International Journal of Alzheimer’s Disease

International Journal of Alzheimer’s Disease / 2011 / Article

Review Article | Open Access

Volume 2011 |Article ID 280289 |

Edward Zamrini, Fernando Maestu, Eero Pekkonen, Michael Funke, Jyrki Makela, Myles Riley, Ricardo Bajo, Gustavo Sudre, Alberto Fernandez, Nazareth Castellanos, Francisco del Pozo, C. J. Stam, Bob W. van Dijk, Anto Bagic, James T. Becker, "Magnetoencephalography as a Putative Biomarker for Alzheimer's Disease", International Journal of Alzheimer’s Disease, vol. 2011, Article ID 280289, 10 pages, 2011.

Magnetoencephalography as a Putative Biomarker for Alzheimer's Disease

Academic Editor: James B. Brewer
Received01 Nov 2010
Accepted15 Feb 2011
Published10 Apr 2011


Alzheimer's Disease (AD) is the most common dementia in the elderly and is estimated to affect tens of millions of people worldwide. AD is believed to have a prodromal stage lasting ten or more years. While amyloid deposits, tau filaments, and loss of brain cells are characteristics of the disease, the loss of dendritic spines and of synapses predate such changes. Popular preclinical detection strategies mainly involve cerebrospinal fluid biomarkers, magnetic resonance imaging, metabolic PET scans, and amyloid imaging. One strategy missing from this list involves neurophysiological measures, which might be more sensitive to detect alterations in brain function. The Magnetoencephalography International Consortium of Alzheimer's Disease arose out of the need to advance the use of Magnetoencephalography (MEG), as a tool in AD and pre-AD research. This paper presents a framework for using MEG in dementia research, and for short-term research priorities.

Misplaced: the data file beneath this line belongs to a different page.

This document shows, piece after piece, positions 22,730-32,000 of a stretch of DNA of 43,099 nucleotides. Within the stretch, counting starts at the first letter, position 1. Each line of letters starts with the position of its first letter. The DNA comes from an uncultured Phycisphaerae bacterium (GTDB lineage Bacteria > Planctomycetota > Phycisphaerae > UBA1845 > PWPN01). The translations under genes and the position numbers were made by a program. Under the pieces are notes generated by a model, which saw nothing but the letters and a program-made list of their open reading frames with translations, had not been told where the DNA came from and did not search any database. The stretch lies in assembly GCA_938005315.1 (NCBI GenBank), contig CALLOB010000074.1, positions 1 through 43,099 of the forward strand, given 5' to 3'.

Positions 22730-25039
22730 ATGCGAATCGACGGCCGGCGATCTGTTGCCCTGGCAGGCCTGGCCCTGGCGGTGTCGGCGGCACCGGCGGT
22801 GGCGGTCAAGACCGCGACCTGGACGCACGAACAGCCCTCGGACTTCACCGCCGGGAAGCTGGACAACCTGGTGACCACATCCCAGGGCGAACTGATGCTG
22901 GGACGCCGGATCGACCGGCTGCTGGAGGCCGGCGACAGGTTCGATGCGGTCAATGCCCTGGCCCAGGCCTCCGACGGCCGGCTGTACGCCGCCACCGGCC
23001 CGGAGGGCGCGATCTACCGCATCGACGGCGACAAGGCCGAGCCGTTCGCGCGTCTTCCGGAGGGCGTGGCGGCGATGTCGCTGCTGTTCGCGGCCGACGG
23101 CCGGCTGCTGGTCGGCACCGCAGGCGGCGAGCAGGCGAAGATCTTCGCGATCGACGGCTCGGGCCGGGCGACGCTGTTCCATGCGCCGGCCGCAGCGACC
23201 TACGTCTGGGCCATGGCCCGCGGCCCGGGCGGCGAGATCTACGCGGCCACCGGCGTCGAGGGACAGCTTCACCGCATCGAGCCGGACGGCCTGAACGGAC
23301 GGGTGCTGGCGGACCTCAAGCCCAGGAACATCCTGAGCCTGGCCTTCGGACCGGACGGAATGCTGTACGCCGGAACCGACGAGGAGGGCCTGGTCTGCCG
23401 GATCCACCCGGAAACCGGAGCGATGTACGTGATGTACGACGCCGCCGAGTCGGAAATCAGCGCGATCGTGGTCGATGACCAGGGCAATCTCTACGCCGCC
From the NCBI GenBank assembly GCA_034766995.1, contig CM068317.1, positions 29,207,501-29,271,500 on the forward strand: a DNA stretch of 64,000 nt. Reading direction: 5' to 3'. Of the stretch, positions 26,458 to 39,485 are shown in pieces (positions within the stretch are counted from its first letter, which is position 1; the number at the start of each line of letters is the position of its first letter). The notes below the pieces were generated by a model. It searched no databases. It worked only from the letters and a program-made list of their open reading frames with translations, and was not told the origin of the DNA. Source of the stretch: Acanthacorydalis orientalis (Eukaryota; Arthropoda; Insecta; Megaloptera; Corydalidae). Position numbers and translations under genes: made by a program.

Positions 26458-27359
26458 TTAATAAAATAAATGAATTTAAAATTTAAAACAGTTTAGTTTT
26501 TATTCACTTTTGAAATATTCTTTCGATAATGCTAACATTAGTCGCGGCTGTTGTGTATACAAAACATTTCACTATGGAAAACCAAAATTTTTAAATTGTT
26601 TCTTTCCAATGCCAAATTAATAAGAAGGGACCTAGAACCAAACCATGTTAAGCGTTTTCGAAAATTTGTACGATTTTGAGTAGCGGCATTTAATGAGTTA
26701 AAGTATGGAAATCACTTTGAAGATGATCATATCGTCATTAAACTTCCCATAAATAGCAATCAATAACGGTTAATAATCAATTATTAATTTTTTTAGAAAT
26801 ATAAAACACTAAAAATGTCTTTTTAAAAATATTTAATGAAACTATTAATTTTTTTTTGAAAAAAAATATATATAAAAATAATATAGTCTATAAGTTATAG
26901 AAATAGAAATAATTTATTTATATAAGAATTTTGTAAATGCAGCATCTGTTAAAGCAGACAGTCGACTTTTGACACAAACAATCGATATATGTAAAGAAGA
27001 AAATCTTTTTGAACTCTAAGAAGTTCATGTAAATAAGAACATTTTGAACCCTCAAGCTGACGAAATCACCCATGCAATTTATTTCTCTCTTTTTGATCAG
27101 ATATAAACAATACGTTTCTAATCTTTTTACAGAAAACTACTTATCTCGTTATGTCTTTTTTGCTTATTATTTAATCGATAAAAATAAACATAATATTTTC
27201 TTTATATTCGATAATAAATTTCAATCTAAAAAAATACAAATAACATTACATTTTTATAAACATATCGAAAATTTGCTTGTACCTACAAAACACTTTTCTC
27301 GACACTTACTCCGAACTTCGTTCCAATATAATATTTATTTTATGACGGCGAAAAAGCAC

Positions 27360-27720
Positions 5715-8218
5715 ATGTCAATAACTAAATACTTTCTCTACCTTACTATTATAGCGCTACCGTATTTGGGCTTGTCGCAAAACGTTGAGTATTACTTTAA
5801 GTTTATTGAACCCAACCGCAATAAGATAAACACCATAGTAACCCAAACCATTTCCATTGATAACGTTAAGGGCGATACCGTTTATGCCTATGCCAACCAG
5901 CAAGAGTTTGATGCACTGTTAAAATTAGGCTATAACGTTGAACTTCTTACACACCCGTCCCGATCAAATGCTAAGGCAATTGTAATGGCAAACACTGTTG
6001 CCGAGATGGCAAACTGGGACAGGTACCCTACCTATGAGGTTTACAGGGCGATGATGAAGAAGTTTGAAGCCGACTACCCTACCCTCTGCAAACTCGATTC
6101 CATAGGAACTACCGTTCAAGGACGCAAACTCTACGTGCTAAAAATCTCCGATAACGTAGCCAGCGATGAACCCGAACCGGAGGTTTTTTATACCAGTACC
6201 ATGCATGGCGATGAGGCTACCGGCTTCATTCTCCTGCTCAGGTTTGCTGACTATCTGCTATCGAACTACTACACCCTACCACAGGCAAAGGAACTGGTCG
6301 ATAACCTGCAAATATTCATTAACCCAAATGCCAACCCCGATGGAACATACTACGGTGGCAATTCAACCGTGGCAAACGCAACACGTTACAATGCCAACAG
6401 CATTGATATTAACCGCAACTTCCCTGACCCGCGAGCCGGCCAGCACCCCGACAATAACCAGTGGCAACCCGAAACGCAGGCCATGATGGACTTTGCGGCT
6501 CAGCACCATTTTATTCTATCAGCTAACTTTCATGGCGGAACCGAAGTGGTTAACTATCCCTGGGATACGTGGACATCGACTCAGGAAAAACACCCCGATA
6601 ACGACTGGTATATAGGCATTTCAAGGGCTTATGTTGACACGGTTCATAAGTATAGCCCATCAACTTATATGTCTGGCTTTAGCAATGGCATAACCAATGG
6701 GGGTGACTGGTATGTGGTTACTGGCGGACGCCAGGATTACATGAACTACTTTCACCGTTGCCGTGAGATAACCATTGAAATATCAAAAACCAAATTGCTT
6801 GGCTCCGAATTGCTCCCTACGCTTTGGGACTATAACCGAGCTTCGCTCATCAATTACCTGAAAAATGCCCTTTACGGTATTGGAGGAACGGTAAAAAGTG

1. Introduction

Alzheimer’s disease (AD) is the major cause of clinical dementia in the elderly. As many as 35.6 million people worldwide may currently be living with dementia, with the prevalence increasing to 65.7 million by 2030 and 115.4 million by 2050; two thirds of these people will likely have AD ( The incidence and prevalence of AD begins to rise as individuals reach the age of 65 so that by the time they are in their 80 s and 90 s, the risk of clinical dementia is nearly 50%. However, in spite of the fact that the risk of the clinical syndrome, Alzheimer’s dementia, is greatest in the later years of life, the pathological processes, Alzheimer’s Disease, begin 10–20 or more years before clinical onset. This means that treatment strategies aimed at disease modification will be most efficacious if they can occur during the period when the pathological changes are occurring, but have not yet exhibited themselves as clinical signs and symptoms.

Although the diagnostic criteria for AD have been well codified since the early 1980s [13], there has been a recent upsurge in interest in studying individuals who are in the transitional stage between normal cognition and full-blown dementia. This syndrome, referred to as Mild Cognitive Impairment (MCI) [49], has been the focus of intense study and there are many who believe that in the absence of other medical comorbidities, individuals with MCI, in fact, have clinical AD in its earliest stages [1013].

At the same time, with the development of new biological technologies, there is an increased interest in adding biomarkers as a form of pathological confirmation of the clinical diagnosis of AD. The current research diagnostic standard—those of the NINCDS/ADRDA [1] gives a probabilistic estimate of the risk of pathological AD in the context of a clinical dementia syndrome. The final diagnosis of “Definite” AD can only be made in the presence of a sufficient number of senile plaques and neurofibrillary tangles, that is, a neuropathological examination is required [1416]. In life, however, clinical diagnosis is rated in terms of a set of clear criteria that focus not only on core signs and symptoms, but also on the presence or absence of comorbid factors that could, in and of themselves, cause a dementia syndrome. In the absence of such comorbid conditions, an individual is thought to have “Probable” AD. When such conditions are present, then the certainty of diagnosis is reduced to the level of “Possible”.